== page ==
Urban Institute's 'Healthy America Program'

The Healthy America Program: Building on the Best of Medicare and the Affordable Care Act

By Linda J. Blumberg, John Holahan, Stephen Zuckerman
Urban Institute, May 14, 2018


Since efforts to “repeal and replace” the Affordable Care Act (ACA) have failed, and bipartisan attempts to improve the law have stalled, some policymakers are now looking beyond incremental fixes. In this paper, Urban Institute researchers present a set of policy ideas that would provide universal access to comprehensive coverage but would also allow people to keep their employer-sponsored coverage, would offer a range of insurer options and ensure broad pooling of health care risk, would not have an employer mandate, would provide income-related federal assistance, and would create a more flexible individual incentive to remain insured than that under the ACA.

The proposal builds on components of the Medicare program and the ACA Marketplaces. However, it simplifies the current health insurance system by integrating Medicaid acute care for nonelderly people and the Children’s Health Insurance Program (CHIP)—while preserving access to their benefits—with coverage for people enrolled in private nongroup insurance and people currently uninsured. This large new Medicare-style marketplace, featuring a public plan and private insurer options, would contain costs by fostering competition among many insurers, capping provider payment rates, and addressing prescription drug pricing. This proposal is less ambitious than a single-payer system (i.e., Medicare for All), but it would get close to universal coverage with much lower increases in federal spending and less disruption for people currently enrolled in employer coverage or Medicare.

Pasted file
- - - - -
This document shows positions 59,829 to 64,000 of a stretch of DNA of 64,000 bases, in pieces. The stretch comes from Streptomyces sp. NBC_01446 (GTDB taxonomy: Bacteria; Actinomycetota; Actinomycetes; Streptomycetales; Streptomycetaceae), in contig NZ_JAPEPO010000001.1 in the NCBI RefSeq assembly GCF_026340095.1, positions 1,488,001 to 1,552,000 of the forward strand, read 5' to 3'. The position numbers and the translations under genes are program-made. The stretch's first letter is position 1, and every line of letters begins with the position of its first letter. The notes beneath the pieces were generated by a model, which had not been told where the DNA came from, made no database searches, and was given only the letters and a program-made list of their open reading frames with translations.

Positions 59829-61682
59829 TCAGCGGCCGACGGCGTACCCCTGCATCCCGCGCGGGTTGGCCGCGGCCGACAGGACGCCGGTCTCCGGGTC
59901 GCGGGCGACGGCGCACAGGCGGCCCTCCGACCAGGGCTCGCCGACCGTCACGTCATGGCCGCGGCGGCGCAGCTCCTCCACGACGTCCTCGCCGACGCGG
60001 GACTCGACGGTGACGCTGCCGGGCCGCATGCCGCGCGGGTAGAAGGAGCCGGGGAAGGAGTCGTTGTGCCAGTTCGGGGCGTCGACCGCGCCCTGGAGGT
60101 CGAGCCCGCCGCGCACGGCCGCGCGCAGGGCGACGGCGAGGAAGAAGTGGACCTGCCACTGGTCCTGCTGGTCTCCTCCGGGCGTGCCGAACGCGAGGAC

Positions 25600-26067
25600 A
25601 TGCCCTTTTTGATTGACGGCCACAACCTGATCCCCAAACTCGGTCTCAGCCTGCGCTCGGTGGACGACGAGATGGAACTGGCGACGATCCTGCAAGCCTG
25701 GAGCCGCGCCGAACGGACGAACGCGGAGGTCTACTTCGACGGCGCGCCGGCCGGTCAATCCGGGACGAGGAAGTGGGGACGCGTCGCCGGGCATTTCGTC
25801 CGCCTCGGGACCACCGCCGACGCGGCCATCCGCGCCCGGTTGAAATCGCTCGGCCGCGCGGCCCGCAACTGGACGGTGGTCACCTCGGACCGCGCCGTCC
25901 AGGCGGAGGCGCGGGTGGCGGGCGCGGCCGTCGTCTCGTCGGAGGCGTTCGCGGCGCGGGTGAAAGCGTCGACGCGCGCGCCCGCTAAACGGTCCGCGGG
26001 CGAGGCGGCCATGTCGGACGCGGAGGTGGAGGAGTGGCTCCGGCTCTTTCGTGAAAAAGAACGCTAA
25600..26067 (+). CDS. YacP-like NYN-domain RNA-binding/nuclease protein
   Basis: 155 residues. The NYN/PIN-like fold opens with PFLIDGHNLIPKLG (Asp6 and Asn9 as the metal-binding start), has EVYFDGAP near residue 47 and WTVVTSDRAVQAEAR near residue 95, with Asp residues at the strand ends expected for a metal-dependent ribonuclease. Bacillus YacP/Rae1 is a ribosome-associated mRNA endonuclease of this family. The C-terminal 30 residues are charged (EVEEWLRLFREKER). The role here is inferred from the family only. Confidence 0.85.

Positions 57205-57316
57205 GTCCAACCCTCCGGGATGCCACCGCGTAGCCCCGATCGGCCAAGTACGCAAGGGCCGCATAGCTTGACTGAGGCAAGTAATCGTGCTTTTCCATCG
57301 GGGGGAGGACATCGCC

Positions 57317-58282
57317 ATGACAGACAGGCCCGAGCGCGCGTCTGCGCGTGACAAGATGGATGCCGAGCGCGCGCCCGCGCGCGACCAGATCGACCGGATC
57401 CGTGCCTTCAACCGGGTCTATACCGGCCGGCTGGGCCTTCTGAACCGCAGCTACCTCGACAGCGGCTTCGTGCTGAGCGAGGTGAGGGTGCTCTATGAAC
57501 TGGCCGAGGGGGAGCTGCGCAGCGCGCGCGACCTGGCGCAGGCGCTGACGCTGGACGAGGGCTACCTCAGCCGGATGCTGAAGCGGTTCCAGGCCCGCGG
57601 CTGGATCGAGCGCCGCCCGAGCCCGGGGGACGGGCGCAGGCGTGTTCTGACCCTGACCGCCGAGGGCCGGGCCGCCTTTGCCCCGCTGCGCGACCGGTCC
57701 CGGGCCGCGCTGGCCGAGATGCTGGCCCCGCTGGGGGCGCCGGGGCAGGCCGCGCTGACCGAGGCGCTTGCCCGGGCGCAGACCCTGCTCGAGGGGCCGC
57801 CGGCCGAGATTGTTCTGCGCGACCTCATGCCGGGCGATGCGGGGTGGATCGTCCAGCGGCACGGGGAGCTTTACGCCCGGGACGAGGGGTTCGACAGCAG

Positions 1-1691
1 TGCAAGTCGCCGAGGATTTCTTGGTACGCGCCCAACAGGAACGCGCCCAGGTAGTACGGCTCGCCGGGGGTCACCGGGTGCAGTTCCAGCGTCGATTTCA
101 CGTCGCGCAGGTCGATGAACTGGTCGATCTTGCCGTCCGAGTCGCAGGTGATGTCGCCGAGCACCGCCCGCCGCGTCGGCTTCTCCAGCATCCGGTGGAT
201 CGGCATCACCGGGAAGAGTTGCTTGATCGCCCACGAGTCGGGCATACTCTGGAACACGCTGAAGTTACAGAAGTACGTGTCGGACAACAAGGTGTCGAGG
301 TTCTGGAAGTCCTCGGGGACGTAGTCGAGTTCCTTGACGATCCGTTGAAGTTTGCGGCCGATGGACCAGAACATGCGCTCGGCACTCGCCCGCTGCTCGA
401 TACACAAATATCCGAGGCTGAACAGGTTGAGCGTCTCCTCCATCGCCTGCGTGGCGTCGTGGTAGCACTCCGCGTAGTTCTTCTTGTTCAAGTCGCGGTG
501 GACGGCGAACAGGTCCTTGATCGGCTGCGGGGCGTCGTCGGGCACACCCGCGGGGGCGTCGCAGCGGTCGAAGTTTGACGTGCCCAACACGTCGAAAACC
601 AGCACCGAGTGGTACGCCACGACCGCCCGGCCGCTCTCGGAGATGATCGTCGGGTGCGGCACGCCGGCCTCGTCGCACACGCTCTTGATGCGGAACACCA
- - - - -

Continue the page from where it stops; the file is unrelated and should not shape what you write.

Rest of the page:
They estimate that the plan would result in 15.9 million fewer uninsured people and reduce total health care spending by $28.9 billion in its first full year of implementation.

Healthy America Compared with Other Proposals 

See Table 4 in the full article for other proposals - only Healthy America (HA) and Medicare for All by Sanders (MfA) are included here.

Who is eligible for the new program?

HA - All lawfully present people younger than 65

MfA - All US residents

What’s in the program?

HA - New public plan option, restructured private nongroup insurance market, enhanced premium and cost- sharing subsidies, new incentive to remain insured

MfA - Single-payer system enrolling all US residents in a single plan

Does the separate Medicaid program continue?

HA - Medicaid acute care program ends, with enrollees folded into other programs; long- term services and supports program continues as under current law

MfA - No

Are states required to make maintenance-of- effort contributions?

HA - Yes, but only for spending on acute care for the nonelderly

MfA - No

Does the separate Medicare program continue?

HA - Yes

MfA - No

Does the private insurance market remain?

HA - Yes, for group and nongroup private insurers; no firewall between employer coverage and new program